Keep throwing spaghetti against the wall. Eventually, something will stick.
Adam Robinson (39) was born in Houston, Texas and graduated from Rice University in 2003 with a Bachelor’s degree in Economics.
After graduation, Robinson moved to NYC to work for Lehman Brothers (and Barclays Capital, post-bankruptcy) where he traded credit default swaps. In 2009, Robinson decided to leave Wall Street to pursue his entrepreneurial dream.
In 2014, he launched Robly Email Marketing. The business grew to $5 million in revenue in the first two years and by 2017 was awarded #1 in Customer Satisfaction across the entire email marketing space. After proving Robly’s viability, Adam worked to scale the business. After testing and scrapping a few ideas, he and his team launched GetEmails in 2019.
Adam is now based in Austin, Texas where he lives with his girlfriend Helen and their two pet chickens.
Where did the idea for GetEmails come from?
It actually evolved out of a feature that we built for our Email Marketing application called Robly.
People were signing up for Robly and not even using it for Email Marketing – they were just using the GetEmails (then called RoblyID) technology to identify 35% of their anonymous traffic, then manually uploading the contacts into their own Email Marketing app.
What does your typical day look like and how do you make it productive?
Well, we’re remote, so right now I’m in Aspen for three months with my girlfriend Helen.
I wake up at around 6 without an alarm, work until 9, ski from 9-12, have lunch, take 20min power nap, work from around 130-6, and go out to dinner somewhere.
I make my day productive by crushing checklists.
How do you bring ideas to life?
I talk to as many people as possible who are experts in the field for months on end before attempting anything myself.
Lots and lots of digging.
When we’re finally ready to proceed, I mock up UI in an app called Snagit, which is basically photoshop for dummies, then get a designer – if our team is too busy I go to upwork – to make the actual pretty pages, get the HTML coded by someone on our team, then hand it off to our CTO who will make sure everything works as we believe it should for the MVP.
We then listen to customers and iterate.
What’s one trend that excites you?
Data, identification, etc. I have no idea where the laws are going to end up, but we can do some amazing things for marketers right now.
What is one habit of yours that makes you more productive as an entrepreneur?
I don’t easily get distracted when I’m working. I read 4-hour work week like 7 years ago when I quit my job, turned the noise off (social media, news, tv, etc) and never turned it back on.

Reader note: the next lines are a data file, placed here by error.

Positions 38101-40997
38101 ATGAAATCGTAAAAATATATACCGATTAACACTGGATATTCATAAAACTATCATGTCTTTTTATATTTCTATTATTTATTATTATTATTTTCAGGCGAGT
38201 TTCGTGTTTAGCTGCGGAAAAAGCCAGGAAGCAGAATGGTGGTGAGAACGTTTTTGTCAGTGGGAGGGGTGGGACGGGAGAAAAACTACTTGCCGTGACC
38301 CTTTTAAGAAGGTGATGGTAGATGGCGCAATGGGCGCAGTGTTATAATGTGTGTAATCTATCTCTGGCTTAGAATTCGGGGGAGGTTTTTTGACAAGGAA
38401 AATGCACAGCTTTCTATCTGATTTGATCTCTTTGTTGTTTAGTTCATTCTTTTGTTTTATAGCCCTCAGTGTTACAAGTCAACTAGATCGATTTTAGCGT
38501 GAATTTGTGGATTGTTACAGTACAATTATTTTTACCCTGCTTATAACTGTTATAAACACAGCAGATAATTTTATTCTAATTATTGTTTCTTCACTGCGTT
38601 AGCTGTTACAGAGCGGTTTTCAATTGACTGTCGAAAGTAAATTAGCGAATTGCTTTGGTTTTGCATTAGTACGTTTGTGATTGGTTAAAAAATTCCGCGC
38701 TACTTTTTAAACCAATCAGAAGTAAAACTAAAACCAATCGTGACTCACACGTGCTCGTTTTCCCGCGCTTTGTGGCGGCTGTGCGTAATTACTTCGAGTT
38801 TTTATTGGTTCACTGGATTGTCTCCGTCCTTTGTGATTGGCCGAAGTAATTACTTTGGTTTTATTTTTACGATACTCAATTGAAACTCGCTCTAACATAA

What advice would you give your younger self?
Become a product guy NOW, over-invest in product and product experience rather than sales and marketing.
Tell us something that’s true that almost nobody agrees with you on.
Email marketing in the USA isn’t actually opt-in. It’s opt-out. Meaning, you don’t have to have an opt-in to send a blast email (legally speaking).
That’s a fact.
As an entrepreneur, what is the one thing you do over and over and recommend everyone else do?
Keep throwing spaghetti at the wall. Something will stick someday.
What is one strategy that has helped you grow your business?
Somehow Facebook ads are working for our B2B company this time around. We made a short video and it’s crushing. Tons of comments, reasonably priced signups that are paying back in under a week … Check the ad out.
Never before has this happened to me.
What is one failure you had as an entrepreneur, and how did you overcome it?
I tried three things three years in a row to grow our ESP that had flatlined. None of them worked, I spent a million dollars, and got sued by a large competitor.
It was miserable.
I just kept throwing spaghetti against the wall.
What is one business idea that you’re willing to give away to our readers?
This is a tough one – I traded CDS at Lehman Brothers for 10 years and the entire corporate bond market is still voice.
Create an AI product that captures missed trade data from voice then presents the total picture of an accounts activity to the trader every time that account comes in.
That won’t make sense to most people reading this … But maybe a couple.
What is the best $100 you recently spent? What and why?
They are $370 — but it’s still Bose noise-canceling headphones. They turn anywhere you have a laptop and table into an office.
What is one piece of software or a web service that helps you be productive?
What is the one book that you recommend our community should read and why?
American Pastoral by Phillip Roth. It’s an absolutely riveting novel that contains deep and painful truths about the unfairness of life.
What is your favorite quote?
Anything Warren Buffet has ever said.
We simply attempt to be fearful when others are greedy and to be greedy only when others are fearful.
Price is what you pay. Value is what you get.
Someone’s sitting in the shade today because someone planted a tree a long time ago.
Risk comes from not knowing what you’re doing.
- Make checklists and crush them.
- Turn off the noise.
- Focus on product FIRST.
- Keep throwing spaghetti against the wall. Eventually, something will stick.
Steve (Stefan) Junge hails from Germany and helps with the day-to-day publishing of interviews on IdeaMensch. While he and Mario don’t share a favorite soccer club, their enthusiasm to help entrepreneurs is a shared passion.